Someday. It will happen then. Maybe the day after that. Always in the future. Never now. Why?
It was a question that didn’t have an answer. Kiri knew anyway. It was a question she’d lived with for so long, a question she couldn’t answer, or wouldn’t answer, because she had yet to take the first step on the path to Someday.
That was the day she would leave this place. Leave it all behind. Walk away. Start fresh. Change her name, the way she looked and dressed, the way she spoke. Someday.
the day of the new beginning, of the search for a more true self. Someday.
But not today. Today, Kiri would take care of the snarling old woman who lay in the chair all day; the old woman who ran the whole place, who stank of bitter tobacco and rancid fat. The woman who would be her grandmother if her mother or father had . . .
Gone. Somewhere. Somewhere else. They chose their Someday, and stepped out into it. The chose wrong, because the old woman found them. They did not come back, did not come home. They chose the wrong Somewhere Else on the wrong Someday – because how else would they have been found?
She, Kiri, would choose the right day; she would choose the right place; she would not come back – but she would not be found.
Play along, be the one unnoticed, be nothing more than a shadow of dust seen when the door opens or closes. Become the dirt, become the shadow, become the dust. Yes, the dust, because dust can move away, far away, with the right wind.
Soon, so very soon, her Someday would come.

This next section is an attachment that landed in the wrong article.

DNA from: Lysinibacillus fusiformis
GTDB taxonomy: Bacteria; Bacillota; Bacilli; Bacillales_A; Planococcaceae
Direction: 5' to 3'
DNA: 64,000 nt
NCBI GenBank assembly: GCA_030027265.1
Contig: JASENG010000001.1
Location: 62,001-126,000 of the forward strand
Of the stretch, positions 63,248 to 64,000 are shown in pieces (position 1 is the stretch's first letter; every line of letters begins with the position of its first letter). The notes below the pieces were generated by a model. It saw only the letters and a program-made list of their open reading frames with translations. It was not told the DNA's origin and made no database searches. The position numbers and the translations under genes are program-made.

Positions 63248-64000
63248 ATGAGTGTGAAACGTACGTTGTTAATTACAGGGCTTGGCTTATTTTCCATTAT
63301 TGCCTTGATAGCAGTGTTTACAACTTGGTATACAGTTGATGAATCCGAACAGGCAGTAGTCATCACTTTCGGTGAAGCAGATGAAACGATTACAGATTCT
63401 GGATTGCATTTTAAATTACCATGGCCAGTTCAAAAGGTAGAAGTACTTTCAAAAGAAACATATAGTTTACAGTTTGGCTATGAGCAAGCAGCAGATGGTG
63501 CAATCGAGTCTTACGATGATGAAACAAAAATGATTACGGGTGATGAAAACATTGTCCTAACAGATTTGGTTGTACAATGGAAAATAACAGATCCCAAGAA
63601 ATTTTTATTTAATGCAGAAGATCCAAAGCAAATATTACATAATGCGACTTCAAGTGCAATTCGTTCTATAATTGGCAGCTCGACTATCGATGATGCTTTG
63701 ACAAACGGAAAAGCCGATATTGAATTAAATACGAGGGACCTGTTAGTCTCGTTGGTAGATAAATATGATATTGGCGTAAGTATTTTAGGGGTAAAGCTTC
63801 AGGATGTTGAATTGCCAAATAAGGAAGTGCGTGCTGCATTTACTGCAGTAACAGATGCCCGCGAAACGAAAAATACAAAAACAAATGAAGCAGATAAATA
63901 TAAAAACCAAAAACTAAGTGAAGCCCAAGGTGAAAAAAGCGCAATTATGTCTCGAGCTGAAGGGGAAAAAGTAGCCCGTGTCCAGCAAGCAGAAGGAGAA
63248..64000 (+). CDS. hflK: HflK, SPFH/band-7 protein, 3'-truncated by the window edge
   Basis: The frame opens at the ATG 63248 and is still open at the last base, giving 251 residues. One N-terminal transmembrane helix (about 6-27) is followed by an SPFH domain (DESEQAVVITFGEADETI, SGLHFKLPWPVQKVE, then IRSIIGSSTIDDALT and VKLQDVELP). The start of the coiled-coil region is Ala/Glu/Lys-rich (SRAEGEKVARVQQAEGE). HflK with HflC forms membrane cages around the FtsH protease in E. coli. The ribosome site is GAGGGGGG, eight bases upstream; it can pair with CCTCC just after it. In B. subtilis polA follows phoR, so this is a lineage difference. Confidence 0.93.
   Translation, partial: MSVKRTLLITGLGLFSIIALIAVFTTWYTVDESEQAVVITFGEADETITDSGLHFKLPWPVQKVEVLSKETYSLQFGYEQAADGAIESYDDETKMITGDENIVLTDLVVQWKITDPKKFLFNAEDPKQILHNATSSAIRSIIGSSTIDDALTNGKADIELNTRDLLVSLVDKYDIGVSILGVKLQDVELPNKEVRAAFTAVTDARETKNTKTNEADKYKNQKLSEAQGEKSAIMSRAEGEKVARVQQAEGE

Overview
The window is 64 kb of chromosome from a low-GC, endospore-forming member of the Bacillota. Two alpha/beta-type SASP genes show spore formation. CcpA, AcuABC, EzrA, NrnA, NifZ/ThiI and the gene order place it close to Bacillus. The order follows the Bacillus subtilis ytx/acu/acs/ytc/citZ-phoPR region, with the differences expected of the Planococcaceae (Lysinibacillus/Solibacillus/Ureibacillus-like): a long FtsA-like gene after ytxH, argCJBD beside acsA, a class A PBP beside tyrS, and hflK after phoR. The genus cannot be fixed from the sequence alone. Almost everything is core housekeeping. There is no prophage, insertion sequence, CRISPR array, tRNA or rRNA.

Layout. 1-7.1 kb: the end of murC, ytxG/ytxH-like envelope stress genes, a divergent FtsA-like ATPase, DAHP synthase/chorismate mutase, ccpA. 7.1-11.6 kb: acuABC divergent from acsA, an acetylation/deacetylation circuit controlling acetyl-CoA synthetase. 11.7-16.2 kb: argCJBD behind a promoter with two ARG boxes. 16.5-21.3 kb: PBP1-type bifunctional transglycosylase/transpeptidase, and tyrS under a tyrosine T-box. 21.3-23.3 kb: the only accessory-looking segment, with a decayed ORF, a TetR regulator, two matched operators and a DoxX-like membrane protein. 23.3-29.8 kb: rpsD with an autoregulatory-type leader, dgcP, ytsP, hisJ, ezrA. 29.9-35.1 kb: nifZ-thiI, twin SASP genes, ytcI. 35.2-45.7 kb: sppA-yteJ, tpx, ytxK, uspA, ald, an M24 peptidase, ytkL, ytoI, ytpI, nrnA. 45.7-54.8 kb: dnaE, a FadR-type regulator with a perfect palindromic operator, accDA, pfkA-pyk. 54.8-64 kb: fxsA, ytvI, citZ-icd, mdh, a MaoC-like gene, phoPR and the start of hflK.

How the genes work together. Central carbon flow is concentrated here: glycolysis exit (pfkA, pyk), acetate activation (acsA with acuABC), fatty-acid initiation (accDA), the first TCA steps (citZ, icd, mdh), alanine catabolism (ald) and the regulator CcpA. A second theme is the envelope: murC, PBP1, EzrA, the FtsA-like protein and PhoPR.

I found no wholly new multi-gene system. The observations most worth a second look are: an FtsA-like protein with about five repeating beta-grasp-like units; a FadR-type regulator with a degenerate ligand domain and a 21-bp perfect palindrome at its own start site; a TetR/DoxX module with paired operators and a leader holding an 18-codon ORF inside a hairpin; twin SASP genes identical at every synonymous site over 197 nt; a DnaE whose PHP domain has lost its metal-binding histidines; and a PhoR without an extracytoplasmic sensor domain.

Almost, she smiled as she prepared the main meal for the mid-afternoon revellers. She turned it into a grimace, a more normal response to the work she did, the smells she had to tolerate every day in this place. Pressed her bare feet against the sharp rock to remind herself of what was real, what was almost real – but not yet.
The door slammed like a cross-bow bolt in her heart. The old woman lifted her gammy teeth in a smile as the man came in. He was the last.
The group waited for her to serve them. Kiri filled all their ewers of hot wine and pointedly refused to serve the ones who didn’t clear their space; the table was finally cleared of weapons and spoils – shoved under the table and out of sight while the feast for her celebration day was consumed.
She continued, laid out the plates of flat wood and the dull, flat-bladed knives used to lift the food parcels; and she struggled with the heavy full-to-the-brim platters of roasted carcasses: two of goat and one of pig and one with ten roosters. And the old lady’s favourite, a whole ram with the head pointed at the head of the party.
Each dish contained the green edges of her carefully tended herbs: parsley, rosemary, marjoram, lavender. The roots and nuts and seeds: yam, beets, artichokes, carrots, valerian, kava, passionflower – and many more. And the gravy, flavoured with all the most efficacious of them all.
Colourful, delicious, food that filled and satisfied.
The smile snuck into her eyes as they dived in like a raucous gang of cockatoos at a waterhole.
She would not be allowed to participate in the eating. Her job was to serve and to make sure the table did not empty.
Someday. Today was Someday.
Copyright 2017 Rosey Brimson.